It’s hard to believe I arrived a week ago. I’m not quite sure where the time has gone.
I basically had a day in Jerusalem after flying in in the wee hours of Sunday morning, and most of this week I’ve been in Bethlehem to begin my Arabic studies. Except it’s a week of holidays, so I only had two days of study before the university shut down for Eid Al-Adha. Wednesday was also Yom Kippur, and the checkpoints were closed. I decided to wander around the Wall and walked down to Checkpoint 300 which I went through last year early in the morning on the first Sunday of Advent. Then it was packed. But on Wednesday, it was a ghost town. It was eery, and I felt conspicuous, so I didn’t hang about, even to take pictures.
I’ve spent much of the last week feeling conspicuous. Trying to get my clothing right in a predominately Muslim area so as to be respectful, but also to be respected. Adding more layers despite the heat. Always carrying a scarf. (Five minutes out of the guesthouse on the first day, I was propositioned. I promptly wrapped my scarf around my shoulders.)
I went out to eat in a restaurant one evening and felt so uncomfortable on my own that the next day I simply picked up a bunch of food from the market and resolved to eat in the guesthouse.
I thought I was conscious of my gender back in the UK, but in parts of Bethlehem, it’s hit a whole new level. I’m not sure how I feel about that. It is what it is, I guess.
So coming back into Jerusalem this morning, it was a shock to see so much skin. Short shorts. Sleeveless tops. I wandered into a restaurant in the German Colony for lunch and no one batted an eyelid that a woman wanted to eat on her own.
So much to navigate. So much to learn. And that’s before I’ve even delved into the political, the religious, the social complexities of the occupied and occupiers.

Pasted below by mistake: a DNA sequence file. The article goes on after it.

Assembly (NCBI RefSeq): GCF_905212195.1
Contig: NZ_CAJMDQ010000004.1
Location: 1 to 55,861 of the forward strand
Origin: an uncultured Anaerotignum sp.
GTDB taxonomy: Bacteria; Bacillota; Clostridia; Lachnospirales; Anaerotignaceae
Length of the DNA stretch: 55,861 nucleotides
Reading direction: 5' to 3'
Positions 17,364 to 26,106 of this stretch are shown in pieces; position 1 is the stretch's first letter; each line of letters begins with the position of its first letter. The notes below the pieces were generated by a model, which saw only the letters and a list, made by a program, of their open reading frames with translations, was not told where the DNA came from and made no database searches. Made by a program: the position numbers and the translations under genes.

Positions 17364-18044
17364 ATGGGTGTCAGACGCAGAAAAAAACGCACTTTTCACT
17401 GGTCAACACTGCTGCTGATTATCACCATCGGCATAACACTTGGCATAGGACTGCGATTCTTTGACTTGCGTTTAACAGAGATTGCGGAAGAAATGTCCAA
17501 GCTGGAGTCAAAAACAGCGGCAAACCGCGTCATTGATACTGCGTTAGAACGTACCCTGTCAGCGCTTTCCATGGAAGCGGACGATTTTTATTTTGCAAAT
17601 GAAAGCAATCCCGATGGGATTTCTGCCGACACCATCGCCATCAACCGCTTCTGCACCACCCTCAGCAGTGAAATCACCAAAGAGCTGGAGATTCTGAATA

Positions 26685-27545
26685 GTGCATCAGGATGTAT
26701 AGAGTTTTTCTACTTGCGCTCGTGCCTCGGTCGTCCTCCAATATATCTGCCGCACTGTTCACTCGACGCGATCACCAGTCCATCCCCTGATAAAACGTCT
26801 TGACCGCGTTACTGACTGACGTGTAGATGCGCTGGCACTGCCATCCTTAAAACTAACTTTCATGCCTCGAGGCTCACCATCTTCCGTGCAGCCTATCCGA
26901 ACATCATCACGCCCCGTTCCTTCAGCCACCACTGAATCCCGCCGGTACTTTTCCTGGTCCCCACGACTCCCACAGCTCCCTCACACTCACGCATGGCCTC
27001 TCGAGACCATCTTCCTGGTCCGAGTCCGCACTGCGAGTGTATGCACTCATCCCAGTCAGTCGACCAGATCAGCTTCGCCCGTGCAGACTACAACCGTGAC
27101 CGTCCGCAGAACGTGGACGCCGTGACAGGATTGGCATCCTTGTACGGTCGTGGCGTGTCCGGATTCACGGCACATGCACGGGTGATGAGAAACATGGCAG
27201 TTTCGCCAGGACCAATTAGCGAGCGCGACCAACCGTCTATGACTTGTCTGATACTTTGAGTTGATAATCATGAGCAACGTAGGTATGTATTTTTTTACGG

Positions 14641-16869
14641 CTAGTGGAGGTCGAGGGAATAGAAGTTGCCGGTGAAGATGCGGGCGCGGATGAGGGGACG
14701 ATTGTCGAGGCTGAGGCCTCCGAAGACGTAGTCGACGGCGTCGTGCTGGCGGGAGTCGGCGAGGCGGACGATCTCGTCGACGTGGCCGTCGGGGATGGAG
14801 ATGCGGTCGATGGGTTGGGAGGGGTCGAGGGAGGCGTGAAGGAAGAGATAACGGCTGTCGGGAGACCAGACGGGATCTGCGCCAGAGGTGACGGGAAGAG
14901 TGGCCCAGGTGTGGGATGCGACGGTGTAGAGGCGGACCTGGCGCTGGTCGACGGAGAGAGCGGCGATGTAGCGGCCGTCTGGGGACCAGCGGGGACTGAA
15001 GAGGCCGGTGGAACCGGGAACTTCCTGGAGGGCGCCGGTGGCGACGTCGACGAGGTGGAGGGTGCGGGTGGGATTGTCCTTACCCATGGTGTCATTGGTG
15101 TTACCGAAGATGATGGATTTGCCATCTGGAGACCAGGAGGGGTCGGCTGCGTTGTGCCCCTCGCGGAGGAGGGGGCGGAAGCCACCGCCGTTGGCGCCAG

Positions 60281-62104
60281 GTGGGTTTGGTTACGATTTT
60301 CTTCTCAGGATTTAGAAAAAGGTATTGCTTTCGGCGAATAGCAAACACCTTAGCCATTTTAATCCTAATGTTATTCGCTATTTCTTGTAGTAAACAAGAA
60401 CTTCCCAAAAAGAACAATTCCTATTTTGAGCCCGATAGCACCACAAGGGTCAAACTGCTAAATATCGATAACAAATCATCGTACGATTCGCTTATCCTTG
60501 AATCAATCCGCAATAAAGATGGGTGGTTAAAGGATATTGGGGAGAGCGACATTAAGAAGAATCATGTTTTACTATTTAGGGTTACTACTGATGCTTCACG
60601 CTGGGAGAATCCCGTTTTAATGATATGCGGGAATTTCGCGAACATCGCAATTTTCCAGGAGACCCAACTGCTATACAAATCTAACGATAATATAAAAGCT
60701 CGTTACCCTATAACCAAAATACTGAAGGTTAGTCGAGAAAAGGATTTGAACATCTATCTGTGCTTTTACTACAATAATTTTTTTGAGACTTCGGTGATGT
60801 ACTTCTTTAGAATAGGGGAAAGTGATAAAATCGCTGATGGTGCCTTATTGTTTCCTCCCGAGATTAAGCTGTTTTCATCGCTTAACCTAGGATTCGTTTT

I decided to go for a run this evening, thankful that I had thrown my running shoes in my suitcase almost as an afterthought, and thankful that in this part of Jerusalem, I could wear my running clothes without attracting attention.
I know that that freedom comes with a cost though. I thought about the people I’ve met on the other side of the wall. The ones who can’t travel to see loved ones. The ones who have tried repeatedly to get permits to cross into Israel and have been turned down. The ones who cling to the keys of homes they have never seen but hear about only from the older generations.
I prayed as I ran, feeling the tension fall from my shoulders. I prayed for the peace of Jerusalem in this season of holy days for Muslims and Jews, prayed for the peace of communities living daily with anger and fear, prayed for the refugees living in Ayda camp behind Bethlehem Bible College where I’ve been staying, prayed for the young people in the cafe today who were sharing stories of their military service.
In my headphones, the terrible hiphop, the angry girl music, the rubbish I listen to when I am running, fell away and Black Eyed Peas ‘Where is the Love?’ came on, a song that has a strange poignancy here. And it became my prayer today:
But if you only have love for your own race
Then you only leave space to discriminate
And to discriminate only generates hate
And when you hate then you’re bound to get irate, yeah
Madness is what you demonstrate
And that’s exactly how anger works and operates
Now, you gotta have love just to set it straight
Take control of your mind and meditate
Let your soul gravitate to the love, y’all, y’all
People killin’, people dyin’
Children hurt can you hear them cryin’?
Can you practice what you preach?
And would you turn the other cheek?
Father, Father, Father help us
Send us some guidance from above
‘Cause people got me, got me questionin’
Where is the love?
The sun sets and the moon rises. A flag reminds me of a home that feels very far away tonight.